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Want to leave comments? Do it on Minnpost...

I've gradually been withdrawing from making comments on the Minnesota Daily's website. Mostly because folks there don't seem to actually be interested in discussing the content of Daily articles. Recently I was called a racist after complaining about Chinese and Arabic spam. Also Twitter is making the site obsolete, but that is a matter for another post.

Meanwhile, I've pretty much decided to restrict any comments I have to MinnPost, the Strib, or MPR. MPR has an opportunity to be a player in Twin Cities news coverage and they seem to be keeping a tighter rein on comments posted. I am not happy about stopping comments on the Daily site, since I'd hoped that some sort of reasonable discussion could be held there. I have enormous respect for Daily people, because they have had to work - over the last few years - with an administration that has a strong tendency to stonewalling.

Hopefully the Daily will come to its senses over the commenting issue. They used to require registration and I suggest that they return to that practice. People should also be required to post under their own names. Right now MinnPost has the best handle on comments and their moderation. The Daily should adopt the policies of MinnPost in this area.

Recently DJ Leary discontinued his blog on the Strib because of the unmoderated nature of the comments, some of which are pure garbage. I will still use the Strib occasionally because I am not as pessimistic as DJ about the general level of discussion. If you search the comments based on the number of "votes" usually the good comments are at the top and the general judgment about them seems to be reasonable. The whackos we will always have with us. Fortunately, their comments do seem to gravitate to the bottom.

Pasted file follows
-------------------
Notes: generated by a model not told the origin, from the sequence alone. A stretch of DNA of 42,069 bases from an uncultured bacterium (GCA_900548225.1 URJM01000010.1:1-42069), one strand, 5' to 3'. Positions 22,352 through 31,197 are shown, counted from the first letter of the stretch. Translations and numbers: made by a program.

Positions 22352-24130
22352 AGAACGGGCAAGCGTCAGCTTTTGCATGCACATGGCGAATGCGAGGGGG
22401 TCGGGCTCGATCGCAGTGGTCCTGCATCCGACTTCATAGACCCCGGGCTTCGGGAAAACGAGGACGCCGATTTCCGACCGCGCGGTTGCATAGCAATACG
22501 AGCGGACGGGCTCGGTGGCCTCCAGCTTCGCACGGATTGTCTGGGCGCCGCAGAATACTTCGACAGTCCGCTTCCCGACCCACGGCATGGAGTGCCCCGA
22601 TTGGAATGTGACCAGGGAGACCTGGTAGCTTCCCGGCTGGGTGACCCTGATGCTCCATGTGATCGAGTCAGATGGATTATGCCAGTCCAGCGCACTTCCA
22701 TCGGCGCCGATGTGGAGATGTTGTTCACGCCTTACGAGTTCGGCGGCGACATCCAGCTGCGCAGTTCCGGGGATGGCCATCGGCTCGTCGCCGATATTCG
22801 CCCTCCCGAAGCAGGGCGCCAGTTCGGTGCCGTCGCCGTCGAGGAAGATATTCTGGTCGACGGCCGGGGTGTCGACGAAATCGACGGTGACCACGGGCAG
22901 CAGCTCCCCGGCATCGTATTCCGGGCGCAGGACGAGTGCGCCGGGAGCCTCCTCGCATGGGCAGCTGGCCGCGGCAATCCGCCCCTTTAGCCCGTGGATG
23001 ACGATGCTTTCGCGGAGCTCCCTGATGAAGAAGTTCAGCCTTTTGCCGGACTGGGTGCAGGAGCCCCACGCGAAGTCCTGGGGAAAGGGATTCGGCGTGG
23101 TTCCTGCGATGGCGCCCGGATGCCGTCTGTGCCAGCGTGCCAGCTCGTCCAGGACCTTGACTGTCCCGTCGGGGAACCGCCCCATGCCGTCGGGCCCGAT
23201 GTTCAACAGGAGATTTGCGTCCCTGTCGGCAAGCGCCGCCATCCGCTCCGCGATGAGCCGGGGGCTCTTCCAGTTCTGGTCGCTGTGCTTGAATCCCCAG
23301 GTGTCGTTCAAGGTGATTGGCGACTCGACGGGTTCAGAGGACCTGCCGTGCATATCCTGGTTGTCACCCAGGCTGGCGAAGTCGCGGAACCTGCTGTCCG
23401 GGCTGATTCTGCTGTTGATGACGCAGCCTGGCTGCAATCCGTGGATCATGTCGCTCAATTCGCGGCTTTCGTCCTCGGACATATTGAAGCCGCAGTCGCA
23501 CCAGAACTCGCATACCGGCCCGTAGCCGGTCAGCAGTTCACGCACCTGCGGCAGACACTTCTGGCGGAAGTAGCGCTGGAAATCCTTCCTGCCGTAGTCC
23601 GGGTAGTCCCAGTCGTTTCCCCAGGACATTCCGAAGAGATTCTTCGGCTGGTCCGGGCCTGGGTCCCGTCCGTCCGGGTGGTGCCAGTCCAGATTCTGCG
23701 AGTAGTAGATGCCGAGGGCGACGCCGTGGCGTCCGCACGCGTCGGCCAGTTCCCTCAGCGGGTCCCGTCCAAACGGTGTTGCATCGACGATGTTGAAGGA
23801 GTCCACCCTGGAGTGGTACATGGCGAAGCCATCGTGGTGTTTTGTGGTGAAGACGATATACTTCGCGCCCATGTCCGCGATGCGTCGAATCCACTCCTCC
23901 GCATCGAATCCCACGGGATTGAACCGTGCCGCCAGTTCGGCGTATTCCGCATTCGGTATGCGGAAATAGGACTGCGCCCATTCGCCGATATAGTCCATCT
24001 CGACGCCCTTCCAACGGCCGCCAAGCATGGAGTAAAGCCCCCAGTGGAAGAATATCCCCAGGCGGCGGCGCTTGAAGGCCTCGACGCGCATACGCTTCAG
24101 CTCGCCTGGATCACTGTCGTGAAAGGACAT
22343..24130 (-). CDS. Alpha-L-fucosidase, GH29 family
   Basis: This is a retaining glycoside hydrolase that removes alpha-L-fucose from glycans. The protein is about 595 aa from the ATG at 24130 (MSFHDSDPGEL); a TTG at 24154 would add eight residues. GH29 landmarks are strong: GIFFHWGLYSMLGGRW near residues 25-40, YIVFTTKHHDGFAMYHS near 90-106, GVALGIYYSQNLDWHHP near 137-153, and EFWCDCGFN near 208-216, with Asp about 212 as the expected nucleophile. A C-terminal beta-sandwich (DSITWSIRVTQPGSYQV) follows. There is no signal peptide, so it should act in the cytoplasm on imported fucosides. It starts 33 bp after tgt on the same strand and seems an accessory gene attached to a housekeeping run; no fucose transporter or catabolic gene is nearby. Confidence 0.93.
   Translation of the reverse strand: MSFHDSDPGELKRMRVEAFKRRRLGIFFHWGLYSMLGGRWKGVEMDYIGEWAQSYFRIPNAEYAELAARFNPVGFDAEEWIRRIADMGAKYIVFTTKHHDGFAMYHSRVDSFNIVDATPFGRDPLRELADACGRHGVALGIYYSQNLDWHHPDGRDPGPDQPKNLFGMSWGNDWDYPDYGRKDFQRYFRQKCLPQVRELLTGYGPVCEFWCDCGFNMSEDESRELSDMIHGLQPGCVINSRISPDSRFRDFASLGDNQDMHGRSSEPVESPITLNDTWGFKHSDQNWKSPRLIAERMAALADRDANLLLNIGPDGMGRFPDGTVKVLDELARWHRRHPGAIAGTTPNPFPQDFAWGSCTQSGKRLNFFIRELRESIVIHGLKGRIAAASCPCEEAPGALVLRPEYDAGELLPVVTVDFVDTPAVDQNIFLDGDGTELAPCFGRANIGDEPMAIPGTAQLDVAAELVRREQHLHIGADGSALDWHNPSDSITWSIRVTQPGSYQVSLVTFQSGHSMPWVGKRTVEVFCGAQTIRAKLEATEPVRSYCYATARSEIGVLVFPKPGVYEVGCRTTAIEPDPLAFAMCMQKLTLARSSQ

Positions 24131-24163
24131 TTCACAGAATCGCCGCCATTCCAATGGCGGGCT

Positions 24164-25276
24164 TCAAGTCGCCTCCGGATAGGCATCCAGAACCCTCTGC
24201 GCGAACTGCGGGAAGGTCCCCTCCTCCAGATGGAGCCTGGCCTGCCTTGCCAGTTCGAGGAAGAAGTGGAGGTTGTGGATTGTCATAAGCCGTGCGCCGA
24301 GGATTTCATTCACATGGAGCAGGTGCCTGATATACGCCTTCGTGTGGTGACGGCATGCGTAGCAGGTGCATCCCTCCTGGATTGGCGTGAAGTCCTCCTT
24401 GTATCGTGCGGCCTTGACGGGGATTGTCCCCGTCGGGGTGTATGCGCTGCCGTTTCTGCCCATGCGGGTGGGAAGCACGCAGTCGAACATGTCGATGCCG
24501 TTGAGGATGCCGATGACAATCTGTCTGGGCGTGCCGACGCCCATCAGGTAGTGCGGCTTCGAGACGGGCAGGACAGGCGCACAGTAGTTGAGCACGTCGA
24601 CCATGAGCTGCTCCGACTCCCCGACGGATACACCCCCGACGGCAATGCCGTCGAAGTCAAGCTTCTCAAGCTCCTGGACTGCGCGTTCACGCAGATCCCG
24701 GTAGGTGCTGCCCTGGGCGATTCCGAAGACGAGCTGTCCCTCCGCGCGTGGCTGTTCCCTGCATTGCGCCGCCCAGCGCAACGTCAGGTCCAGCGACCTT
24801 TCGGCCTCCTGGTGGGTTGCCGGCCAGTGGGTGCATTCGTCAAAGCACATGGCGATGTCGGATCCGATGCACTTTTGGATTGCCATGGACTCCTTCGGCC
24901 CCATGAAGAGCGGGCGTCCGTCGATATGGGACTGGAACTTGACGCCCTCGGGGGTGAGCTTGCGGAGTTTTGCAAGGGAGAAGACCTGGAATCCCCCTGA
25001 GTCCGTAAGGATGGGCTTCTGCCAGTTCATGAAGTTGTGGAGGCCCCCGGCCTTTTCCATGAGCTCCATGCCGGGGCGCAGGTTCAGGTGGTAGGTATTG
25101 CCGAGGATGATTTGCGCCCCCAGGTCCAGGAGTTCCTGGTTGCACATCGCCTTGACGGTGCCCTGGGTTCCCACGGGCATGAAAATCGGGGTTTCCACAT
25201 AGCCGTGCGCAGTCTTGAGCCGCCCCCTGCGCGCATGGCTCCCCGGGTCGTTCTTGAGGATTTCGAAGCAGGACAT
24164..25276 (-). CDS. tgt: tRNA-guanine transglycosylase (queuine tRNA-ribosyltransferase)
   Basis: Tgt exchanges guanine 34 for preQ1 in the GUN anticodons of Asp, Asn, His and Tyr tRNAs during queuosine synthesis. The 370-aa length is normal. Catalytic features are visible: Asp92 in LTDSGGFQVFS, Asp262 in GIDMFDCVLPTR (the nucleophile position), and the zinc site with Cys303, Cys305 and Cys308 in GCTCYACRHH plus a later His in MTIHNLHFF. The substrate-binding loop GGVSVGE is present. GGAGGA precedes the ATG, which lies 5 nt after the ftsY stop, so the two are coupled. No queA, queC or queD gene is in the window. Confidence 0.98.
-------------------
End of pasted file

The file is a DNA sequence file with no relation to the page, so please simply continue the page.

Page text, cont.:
Joel Kramer, an old time Twin Cities newspaper guy, put it very well in a recent article:

MinnPost and the art of civil comment

By Joel Kramer | Published Thu, Aug 13 2009 8:48 am

A couple of weeks ago, a pair of posts by David Brauer here and here about the almost-anything-goes commenting at startribune.com attracted more than 50 comments about comments.

I was pleasantly surprised that so many of the commenters stated their conclusion that MinnPost's policy produced the most civil comment threads of all local media. My favorite was by Bill Gleason, who wrote: "Having left a lot of comments on a lot of sites -- I have to reluctantly conclude that MinnPost's rules are the best...."

MinnPost requires commenters to register with their real names, and all comments are screened by volunteer moderators before being posted.

MinnPost's commenters, for the most part, police themselves. Of 17,466 comments submitted from launch less than two years ago through yesterday, only 968 -- less than 6% -- have been rejected.

But even a good policy can be improved upon, and we see a need for a tweak. We already reject comments for name-calling and inflammatory speech, for self-promoting, and for irrelevance to the topic, but we're seeing an uncivil pattern among some comments that we have been accepting: snideness, or gratuitous insult of the intelligence or character of fellow commenters and others.

From now on, we will reject comments that refer to other people's comments (or the commenters themselves) as vapid, nonsensical and so on.

The vast majority of MinnPost's commenters do a great job of adding value to our stories with facts, personal experiences and substantive arguments. The few who don't will find more of their submissions rejected.

If you think that my position here is mindless, or I'm some kind of nut or petty dictator, you're entitled to your opinion, of course. But don't bother submitting a comment expressing it, because it won't be published here.

In the old days, people of integrity made decisions and stood by them. We need to see more of this behavior today. Thanks, Joel.

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